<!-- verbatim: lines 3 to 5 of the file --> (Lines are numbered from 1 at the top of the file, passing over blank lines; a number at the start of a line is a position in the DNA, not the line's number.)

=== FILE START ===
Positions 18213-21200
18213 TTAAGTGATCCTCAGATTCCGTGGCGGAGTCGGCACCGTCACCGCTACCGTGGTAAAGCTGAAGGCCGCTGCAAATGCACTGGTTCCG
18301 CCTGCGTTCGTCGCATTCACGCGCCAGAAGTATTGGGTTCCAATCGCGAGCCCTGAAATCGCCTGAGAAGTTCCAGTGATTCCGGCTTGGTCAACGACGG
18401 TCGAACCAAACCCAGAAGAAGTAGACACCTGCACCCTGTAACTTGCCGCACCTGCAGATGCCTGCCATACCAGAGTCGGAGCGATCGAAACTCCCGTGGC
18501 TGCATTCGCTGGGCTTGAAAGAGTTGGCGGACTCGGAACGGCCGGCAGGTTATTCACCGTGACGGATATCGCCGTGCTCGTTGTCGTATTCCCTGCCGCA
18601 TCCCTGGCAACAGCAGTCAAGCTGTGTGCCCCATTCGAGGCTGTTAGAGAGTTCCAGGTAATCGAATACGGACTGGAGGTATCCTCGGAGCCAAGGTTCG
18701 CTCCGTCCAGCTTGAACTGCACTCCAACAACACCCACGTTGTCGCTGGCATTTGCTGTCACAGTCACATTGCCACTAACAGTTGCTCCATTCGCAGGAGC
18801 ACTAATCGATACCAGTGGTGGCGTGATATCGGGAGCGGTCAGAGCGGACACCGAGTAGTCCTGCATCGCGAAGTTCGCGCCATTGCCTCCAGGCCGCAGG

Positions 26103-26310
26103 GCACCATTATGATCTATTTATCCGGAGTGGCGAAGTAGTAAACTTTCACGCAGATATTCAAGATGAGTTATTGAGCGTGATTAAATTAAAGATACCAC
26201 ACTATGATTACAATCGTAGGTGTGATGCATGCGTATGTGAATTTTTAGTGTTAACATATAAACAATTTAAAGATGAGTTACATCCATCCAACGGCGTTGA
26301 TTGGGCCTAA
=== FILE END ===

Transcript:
18301 CCTGCGTTCGTCGCATTCACGCGCCAGAAGTATTGGGTTCCAATCGCGAGCCCTGAAATCGCCTGAGAAGTTCCAGTGATTCCGGCTTGGTCAACGACGG
18401 TCGAACCAAACCCAGAAGAAGTAGACACCTGCACCCTGTAACTTGCCGCACCTGCAGATGCCTGCCATACCAGAGTCGGAGCGATCGAAACTCCCGTGGC
18501 TGCATTCGCTGGGCTTGAAAGAGTTGGCGGACTCGGAACGGCCGGCAGGTTATTCACCGTGACGGATATCGCCGTGCTCGTTGTCGTATTCCCTGCCGCA